Most people have heard of the traditional AKC Dog Conformation show, but have you ever heard of the International Dog Show that takes place in the U.S.? The International All Breed Canine Association (IABCA) is an independent organization that offers the same ring procedures as the other organizations but with the European-style flavor of providing all dogs with a written critique against the breed standard. There are both American (AKC) and International judges at every show, including judges from Australia, Canada, Colombia, Germany, Puerto Rico and Sweden.
The IABCA began more than twenty years ago with the intent of making the International Title available to the American public without having to expose dogs to the dangers and inconvenience of international travel.
I attended my first show recently and was very pleased with it. The show runs as a typical dog show with the same ring process. However in addition, during each show personalized attention is given to each exhibitor by the judge and a full written critique of your dog is received encompassing 12 different parts of his body and movement. The judges take time to explain what they see in each dog. It provides a nice relaxed atmosphere too.
When working toward an International or National Title, the dog is judged against the breed standard and rated. The rating of each show will count towards the title. In turn the rating will determine the title your dog will receive. There are both puppy and adult titles available. During each show there are Class winners and a Best of Breed winner that moves on to Best in Show.
Finding the right dog for your lifestyle is difficult if you don’t know what a specific breed’s characteristics are. We see well trained dogs in movies and TV commercials, and think maybe that dog breed would be a great pet, but it doesn’t necessarily mean he’s the right breed for you. A dog show gives you the opportunity to see different breeds up close and personal, making a difficult and important decision a little less of a gamble.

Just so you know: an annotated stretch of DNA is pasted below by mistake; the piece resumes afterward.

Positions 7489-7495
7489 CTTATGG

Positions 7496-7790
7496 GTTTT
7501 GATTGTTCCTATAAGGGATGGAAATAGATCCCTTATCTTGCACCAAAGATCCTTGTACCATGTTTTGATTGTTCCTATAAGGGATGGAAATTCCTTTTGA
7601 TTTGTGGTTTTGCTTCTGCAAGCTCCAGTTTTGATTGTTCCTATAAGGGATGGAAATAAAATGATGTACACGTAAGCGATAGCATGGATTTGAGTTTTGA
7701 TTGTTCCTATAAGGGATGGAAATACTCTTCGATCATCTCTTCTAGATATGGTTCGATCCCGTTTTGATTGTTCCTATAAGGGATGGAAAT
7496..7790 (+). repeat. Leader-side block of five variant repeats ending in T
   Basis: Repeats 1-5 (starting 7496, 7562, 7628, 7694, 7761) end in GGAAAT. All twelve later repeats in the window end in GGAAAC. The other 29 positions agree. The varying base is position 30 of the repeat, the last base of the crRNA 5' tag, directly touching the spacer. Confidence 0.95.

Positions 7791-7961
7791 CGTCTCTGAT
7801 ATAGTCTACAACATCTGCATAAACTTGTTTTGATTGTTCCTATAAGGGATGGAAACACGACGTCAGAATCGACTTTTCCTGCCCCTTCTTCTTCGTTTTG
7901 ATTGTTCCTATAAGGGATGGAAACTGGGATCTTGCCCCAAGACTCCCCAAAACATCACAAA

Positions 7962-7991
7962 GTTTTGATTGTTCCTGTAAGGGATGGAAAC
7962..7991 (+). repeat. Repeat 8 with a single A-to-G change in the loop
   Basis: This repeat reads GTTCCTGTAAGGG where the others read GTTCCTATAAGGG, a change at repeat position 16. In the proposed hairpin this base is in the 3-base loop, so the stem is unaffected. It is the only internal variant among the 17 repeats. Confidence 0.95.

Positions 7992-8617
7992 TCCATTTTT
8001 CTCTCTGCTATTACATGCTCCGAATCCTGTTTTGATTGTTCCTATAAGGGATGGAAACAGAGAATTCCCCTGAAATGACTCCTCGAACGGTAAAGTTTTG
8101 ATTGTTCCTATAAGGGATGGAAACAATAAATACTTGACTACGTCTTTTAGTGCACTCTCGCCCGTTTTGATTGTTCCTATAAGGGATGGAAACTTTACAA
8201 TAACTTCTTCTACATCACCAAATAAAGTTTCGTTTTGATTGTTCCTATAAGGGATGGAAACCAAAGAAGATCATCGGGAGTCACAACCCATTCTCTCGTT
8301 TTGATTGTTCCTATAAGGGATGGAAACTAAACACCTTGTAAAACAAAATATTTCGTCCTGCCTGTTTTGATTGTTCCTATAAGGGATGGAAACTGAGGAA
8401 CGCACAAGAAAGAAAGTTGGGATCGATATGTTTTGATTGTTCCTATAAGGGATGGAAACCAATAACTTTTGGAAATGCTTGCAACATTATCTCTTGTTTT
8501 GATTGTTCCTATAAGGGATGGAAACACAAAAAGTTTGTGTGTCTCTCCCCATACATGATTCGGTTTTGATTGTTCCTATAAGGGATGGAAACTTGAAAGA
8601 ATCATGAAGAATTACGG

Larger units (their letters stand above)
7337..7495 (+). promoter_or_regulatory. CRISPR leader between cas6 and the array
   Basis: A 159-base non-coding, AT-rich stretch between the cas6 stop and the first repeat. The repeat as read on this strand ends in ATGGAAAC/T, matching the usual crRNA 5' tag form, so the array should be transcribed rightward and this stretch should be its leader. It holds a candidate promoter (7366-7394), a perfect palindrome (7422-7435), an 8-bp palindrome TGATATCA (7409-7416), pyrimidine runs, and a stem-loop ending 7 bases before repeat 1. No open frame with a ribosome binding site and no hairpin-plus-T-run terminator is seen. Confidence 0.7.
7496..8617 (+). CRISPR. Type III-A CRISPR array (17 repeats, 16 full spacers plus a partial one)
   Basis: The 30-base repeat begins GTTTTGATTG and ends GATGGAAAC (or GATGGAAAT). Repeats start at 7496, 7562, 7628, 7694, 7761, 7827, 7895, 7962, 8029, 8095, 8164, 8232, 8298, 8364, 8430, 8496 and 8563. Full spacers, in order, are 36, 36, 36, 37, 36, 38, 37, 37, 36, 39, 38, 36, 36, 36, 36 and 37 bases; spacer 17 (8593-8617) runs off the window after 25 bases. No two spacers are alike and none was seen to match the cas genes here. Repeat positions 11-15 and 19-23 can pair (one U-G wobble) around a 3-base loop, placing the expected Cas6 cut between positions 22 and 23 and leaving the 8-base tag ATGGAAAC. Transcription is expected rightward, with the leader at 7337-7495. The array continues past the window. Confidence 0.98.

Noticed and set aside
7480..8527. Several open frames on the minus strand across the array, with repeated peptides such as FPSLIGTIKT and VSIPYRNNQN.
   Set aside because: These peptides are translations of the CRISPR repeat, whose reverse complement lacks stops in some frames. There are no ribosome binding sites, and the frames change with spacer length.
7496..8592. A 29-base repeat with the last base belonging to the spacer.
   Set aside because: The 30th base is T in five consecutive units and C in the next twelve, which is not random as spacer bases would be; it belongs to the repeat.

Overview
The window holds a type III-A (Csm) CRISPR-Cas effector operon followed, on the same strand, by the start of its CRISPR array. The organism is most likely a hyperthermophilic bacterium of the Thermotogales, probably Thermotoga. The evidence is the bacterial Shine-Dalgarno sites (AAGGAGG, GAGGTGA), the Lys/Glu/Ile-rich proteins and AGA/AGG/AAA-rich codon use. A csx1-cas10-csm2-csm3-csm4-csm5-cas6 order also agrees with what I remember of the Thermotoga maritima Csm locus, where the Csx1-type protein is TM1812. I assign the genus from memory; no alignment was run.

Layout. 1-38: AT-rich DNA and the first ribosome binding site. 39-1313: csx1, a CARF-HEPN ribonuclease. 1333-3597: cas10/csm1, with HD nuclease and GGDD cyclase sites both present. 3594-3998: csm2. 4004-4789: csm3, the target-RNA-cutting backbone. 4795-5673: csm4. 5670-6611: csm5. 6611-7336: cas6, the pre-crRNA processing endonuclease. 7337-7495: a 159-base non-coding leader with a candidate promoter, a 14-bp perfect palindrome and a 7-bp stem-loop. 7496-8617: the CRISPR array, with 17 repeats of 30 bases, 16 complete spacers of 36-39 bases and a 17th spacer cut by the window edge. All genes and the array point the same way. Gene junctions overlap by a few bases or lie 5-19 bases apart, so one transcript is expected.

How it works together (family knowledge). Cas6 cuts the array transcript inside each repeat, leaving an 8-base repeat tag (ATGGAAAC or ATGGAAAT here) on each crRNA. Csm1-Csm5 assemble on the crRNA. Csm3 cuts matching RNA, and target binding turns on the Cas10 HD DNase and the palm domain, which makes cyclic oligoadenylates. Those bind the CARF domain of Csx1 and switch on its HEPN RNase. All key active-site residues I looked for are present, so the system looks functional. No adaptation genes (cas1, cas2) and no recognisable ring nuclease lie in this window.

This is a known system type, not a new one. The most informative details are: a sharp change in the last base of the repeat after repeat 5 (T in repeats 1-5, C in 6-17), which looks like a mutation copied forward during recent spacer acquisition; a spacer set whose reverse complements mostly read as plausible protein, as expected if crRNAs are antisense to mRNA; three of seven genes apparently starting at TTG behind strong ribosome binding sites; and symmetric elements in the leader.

Dog shows give you a venue where you can talk with responsible breeders who raise purebred dogs. They know their dog breed inside and out, and are your best source of information. Breeders can tell you about a dog’s personality and breed characteristics which helps you decide if a dog breed will fit into a certain lifestyle. A Border Collie, Pointer or any dog from the working group is perfect for an active family who loves getting outside with their dog, but they may not fit into a lifestyle that includes small children or small pets, like cats. Someone looking for a small dog thinking the dog’s smaller size would be perfect can be surprised by a Terrier who digs up their flower garden or spends the day yapping at the neighbor’s outside cat.
If you want to see a good representation of purebred dogs looking their best, a dog show is the best place to go. A conformation dog show is considered to be a beauty contest, but there’s a lot more to it than that. The dogs are well trained, and each one is an ambassador representing their breed.
The recent showing of the National Dog Show on Thanksgiving and Westminster Dog Show are good examples of conformation shows. These are benched shows, which means people attending are allowed to mingle with the dogs backstage and talk to dog experts who can answer their questions. Both shows are nationally televised, but conformation dog shows take place across the country all year.